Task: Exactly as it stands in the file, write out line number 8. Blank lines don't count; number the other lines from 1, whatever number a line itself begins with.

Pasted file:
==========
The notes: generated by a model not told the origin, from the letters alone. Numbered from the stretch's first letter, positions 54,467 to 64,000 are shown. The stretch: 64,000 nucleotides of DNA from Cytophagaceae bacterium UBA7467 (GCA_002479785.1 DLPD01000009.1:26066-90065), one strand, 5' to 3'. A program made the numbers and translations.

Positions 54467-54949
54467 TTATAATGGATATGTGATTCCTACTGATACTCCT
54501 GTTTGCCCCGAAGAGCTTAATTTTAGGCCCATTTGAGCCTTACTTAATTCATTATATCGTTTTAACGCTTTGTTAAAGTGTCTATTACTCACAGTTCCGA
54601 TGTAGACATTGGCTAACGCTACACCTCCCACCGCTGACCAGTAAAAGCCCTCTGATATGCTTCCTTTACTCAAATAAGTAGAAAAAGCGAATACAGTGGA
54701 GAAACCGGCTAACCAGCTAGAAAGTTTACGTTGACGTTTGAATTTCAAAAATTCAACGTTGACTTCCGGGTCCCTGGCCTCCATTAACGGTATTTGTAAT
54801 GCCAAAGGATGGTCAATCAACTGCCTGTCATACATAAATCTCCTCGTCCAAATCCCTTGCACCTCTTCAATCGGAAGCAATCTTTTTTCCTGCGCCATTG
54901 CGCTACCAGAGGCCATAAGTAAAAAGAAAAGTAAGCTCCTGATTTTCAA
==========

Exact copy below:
54901 CGCTACCAGAGGCCATAAGTAAAAAGAAAAGTAAGCTCCTGATTTTCAA